Keep Your Kidneys In Tip Top Shape
When we think about big health problems, heart disease or cancer leap to mind but so should obesity, high blood pressure and diabetes as these diseases can lead to chronic kidney disease (CKD).
According to the Centers for Disease Control and Prevention (CDC) estimates more than 1 in 7, that is 15% of US adults or 37 million people, are estimated to have CKD. It is more common in people aged 65 years or older (38%) than in people aged 45-64 years (12%) or 18-44 years (6%). CKD is the most common of kidney problems and is preventable. While it isn’t reversable, a healthy eating plan can keep your kidneys healthy or help prevent further decline.
What is CKD?
CKD is the gradual loss of the kidneys’ ability to filter and excrete wastes and excess fluids from your blood for excretion in the urine. Because kidney decline occurs gradually and in stages usually without symptoms, most people are unaware they have CKD. High blood pressure, diabetes, and obesity are usually the root causes of it. CKD develops in stages and without symptoms so you may not think about it happening. Routine blood work can measure kidney function. Talk to your doctor.
To prevent CKD, do three things to ensure the finely tuned structures of your kidneys aren’t overwhelmed. Don’t be lazy about any of these.
- Manage your blood pressure.
- If you have diabetes, keep blood sugar in a healthy range.
- Maintain a healthy weight with a plant-based diet, low fat eating plan and daily physical activity.
How Do Kidneys Work
The kidneys are two fist-sized organs that sit on either side of your spine just below the rib cage. The kidneys remove wastes and extra fluid as well as acid produced by the cells in your body to maintain a healthy balance of water, salts, and minerals such as sodium, calcium, phosphorus, and potassium in your blood.
Kidneys also make hormones that help control blood pressure, make red blood cells, and keep bones strong and healthy.
Blood flows through your kidneys from the renal artery into filtering units called nephrons. (Each kidney contains approximately a million nephrons.) Within each nephron, your blood is filtered by the tiny blood vessels of the glomerulus. The thin walls of the glomerulus allow smaller molecules, waste, and fluid- mostly water to move into a tubule. Larger molecules such as proteins and red blood cells, stay in the blood vessels and leave the kidney through the portal vein. The tubule reabsorbs most of the water along with minerals and nutrients that also pass into the portal vein while wastes along with some water move to the bladder to be excreted as urine.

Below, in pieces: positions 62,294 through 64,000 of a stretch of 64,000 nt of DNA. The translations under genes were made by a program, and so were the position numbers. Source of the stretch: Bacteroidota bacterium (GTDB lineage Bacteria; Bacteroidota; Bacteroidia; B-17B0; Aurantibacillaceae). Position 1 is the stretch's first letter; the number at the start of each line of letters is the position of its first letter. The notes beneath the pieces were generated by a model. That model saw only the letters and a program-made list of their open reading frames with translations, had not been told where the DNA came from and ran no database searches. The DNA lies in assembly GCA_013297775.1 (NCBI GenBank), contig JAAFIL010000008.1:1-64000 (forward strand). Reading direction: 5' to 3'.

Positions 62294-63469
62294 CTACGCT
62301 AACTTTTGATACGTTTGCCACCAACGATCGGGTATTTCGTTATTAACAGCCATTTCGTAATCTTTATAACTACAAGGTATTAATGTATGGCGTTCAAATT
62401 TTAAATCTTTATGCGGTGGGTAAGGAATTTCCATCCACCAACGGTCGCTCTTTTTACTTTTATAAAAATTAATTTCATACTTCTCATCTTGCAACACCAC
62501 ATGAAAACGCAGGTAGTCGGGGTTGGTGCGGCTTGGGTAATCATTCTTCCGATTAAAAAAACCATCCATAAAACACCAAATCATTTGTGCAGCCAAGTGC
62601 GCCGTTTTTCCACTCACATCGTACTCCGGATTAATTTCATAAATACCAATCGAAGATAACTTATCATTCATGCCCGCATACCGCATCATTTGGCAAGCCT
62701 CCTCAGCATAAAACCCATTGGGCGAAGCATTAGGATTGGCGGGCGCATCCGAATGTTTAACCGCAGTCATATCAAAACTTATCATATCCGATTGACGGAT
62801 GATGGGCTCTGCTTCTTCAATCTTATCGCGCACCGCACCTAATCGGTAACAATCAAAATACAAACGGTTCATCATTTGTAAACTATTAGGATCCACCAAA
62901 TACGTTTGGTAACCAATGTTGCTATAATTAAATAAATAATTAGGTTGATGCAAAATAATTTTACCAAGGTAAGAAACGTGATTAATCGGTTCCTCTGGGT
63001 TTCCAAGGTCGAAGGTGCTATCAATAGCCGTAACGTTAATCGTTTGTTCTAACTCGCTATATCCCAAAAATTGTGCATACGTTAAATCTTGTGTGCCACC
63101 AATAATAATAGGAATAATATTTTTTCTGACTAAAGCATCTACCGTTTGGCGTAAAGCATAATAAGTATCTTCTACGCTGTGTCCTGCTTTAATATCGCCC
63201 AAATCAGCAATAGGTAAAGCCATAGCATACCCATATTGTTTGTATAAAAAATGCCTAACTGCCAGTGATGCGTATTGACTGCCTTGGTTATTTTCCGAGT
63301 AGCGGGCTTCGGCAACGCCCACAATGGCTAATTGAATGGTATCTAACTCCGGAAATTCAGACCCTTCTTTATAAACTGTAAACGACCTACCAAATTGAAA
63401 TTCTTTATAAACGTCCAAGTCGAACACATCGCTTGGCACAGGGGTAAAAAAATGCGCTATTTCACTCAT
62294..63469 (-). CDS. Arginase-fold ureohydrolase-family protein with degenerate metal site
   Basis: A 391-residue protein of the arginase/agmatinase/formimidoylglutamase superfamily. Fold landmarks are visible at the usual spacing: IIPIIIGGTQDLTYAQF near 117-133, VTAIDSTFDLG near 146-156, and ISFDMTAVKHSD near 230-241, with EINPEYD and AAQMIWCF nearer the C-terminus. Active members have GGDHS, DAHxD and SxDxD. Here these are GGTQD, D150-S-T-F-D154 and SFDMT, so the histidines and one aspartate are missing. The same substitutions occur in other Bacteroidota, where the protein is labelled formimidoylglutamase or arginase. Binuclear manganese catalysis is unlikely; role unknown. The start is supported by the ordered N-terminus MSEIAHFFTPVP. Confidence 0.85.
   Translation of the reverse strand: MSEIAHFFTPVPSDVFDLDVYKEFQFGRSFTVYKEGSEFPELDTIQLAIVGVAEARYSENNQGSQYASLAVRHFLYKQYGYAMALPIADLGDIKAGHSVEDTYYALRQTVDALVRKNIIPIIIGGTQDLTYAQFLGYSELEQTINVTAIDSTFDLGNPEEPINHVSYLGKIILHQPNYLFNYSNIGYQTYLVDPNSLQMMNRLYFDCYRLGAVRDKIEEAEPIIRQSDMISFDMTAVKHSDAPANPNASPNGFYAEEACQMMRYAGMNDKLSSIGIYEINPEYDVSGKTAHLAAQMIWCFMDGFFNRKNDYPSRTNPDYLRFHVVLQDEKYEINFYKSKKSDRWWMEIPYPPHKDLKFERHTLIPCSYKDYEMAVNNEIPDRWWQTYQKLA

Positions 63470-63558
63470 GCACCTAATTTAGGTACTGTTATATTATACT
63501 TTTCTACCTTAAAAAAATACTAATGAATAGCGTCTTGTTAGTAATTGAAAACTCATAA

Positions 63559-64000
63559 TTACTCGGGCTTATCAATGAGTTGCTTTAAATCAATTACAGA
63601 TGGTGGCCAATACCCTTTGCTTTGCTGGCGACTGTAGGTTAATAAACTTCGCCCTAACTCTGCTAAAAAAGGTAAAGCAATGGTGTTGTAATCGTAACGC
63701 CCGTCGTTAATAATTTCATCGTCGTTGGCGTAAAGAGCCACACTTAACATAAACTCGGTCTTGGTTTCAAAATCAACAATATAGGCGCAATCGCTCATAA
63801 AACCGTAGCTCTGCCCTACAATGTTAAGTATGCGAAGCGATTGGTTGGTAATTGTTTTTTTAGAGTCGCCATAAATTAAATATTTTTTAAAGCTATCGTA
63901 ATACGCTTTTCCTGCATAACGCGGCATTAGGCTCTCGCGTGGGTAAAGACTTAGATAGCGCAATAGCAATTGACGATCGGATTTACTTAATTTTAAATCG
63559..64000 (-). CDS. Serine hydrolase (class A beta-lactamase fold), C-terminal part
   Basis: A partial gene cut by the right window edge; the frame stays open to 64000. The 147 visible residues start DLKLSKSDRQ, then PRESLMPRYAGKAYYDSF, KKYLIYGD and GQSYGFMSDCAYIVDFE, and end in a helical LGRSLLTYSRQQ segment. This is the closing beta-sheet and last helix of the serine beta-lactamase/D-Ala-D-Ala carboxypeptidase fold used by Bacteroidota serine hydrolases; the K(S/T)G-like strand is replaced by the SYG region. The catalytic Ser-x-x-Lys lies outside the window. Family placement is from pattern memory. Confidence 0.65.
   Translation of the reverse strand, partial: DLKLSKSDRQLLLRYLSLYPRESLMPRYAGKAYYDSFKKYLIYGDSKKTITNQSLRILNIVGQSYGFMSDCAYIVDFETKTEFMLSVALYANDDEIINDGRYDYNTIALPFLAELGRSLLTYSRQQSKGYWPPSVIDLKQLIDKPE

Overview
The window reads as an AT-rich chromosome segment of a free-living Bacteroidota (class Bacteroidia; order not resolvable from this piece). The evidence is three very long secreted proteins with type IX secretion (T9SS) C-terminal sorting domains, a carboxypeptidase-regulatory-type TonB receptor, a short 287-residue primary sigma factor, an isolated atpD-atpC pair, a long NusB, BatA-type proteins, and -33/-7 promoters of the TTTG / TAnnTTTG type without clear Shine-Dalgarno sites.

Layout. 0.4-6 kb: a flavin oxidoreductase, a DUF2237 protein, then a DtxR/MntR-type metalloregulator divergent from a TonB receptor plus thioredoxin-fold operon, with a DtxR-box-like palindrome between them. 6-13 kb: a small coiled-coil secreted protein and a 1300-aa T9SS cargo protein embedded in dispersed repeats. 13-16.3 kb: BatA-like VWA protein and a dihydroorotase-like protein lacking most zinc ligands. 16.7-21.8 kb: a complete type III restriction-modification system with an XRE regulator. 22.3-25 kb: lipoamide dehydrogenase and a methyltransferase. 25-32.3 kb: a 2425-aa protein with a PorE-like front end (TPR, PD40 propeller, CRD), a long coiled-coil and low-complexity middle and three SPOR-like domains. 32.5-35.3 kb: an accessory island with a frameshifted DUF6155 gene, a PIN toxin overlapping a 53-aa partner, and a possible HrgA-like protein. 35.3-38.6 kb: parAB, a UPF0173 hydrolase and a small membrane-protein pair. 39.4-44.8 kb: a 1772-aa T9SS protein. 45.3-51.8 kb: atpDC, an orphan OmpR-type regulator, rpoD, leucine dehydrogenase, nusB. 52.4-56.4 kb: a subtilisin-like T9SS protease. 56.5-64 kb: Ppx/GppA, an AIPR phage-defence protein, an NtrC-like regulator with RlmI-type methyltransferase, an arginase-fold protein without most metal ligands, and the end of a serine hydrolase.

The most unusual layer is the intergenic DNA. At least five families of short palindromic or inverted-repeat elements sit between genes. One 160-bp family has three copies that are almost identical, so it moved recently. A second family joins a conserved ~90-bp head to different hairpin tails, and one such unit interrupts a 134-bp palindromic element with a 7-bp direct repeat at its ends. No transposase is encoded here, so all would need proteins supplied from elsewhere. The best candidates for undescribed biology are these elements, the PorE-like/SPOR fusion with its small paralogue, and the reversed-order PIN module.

If you have had a kidney stone, you know how painful they can be. Men are more likely to develop kidney stones than women.
The most common stones are calcium oxalate or uric acid stones. Calcium in your food does not increase your chance of oxalate stones. Normally extra calcium not needed by the bones is flushed out in the urine. If that doesn’t happen, calcium stays in the kidneys and forms a stone. Uric acid stones form when your urine contains too much acid. Eating a lot of fish, shellfish, and meat may increase uric acid in the urine.
Pain Relief Medications
Non-prescription pain relief medications, called analgesics, such as aspirin, ibuprofen (Advil, Motrin IB), naproxen (Aleve), and acetaminophen (Tylenol) may cause kidney damage if used long term and at high doses. Read the warning label on the package. Check with your doctor if you have kidney disease. Even with normal kidney function you should use analgesics:
- Exactly as prescribed
- At the lowest dose possible
- For the least amount of time
If you have CKD, request a referral from your doctor is see a registered dietitian-nutritionist to help you develop a kidney friendly healthy eating plan.
The National Kidney Foundation https://www.kidney.org/patients/resources
National Institute of Kidney and Diabetes and Digestive Diseases https://www.niddk.nih.gov/health-information/kidney-disease/kidneys-how-they-work
DaVita Kidney Care https://www.davita.com/education/resources
Summer Couscous Salad
1 cup pearl couscous
1/2 teaspoon salt
2 teaspoons olive oil
1 cup cherry tomatoes cut in half or 1 cup tomatoes cut in small chunks
1/3 cup thinly sliced green onions
1/2 cup diced English cucumber (with skin and seeds)
1/2 cup sugar snap peas cut in half diagonally
2 tablespoons Italian dressing
In a medium saucepan simmer 1-1/2 cups water. Add couscous, salt, and olive oil. Cover slightly and simmer 8 to 10 minutes until couscous is firm but tender. Drain. Pour into a bowl. Toss with a fork to keep couscous from sticking. Chill just until cold. Toss in remaining ingredients. Chill again. Garnish with basil leaves. Servings: 4
Mimi Cunningham is a dietitian-nutritionist living in Eagle, Idaho. Her nutrition specialty is diabetes education and management. She loves writing about embracing healthy eating as fun plus a route to good health. She serves as a member of the Idaho Foodbank board of directors addressing food insecurity as a challenge to good health for Idaho children and adults.
On behalf of Smart Strategies for Successful Living, our sincerest appreciation goes to Mimi Cunningham for her contribution to our community website and commitm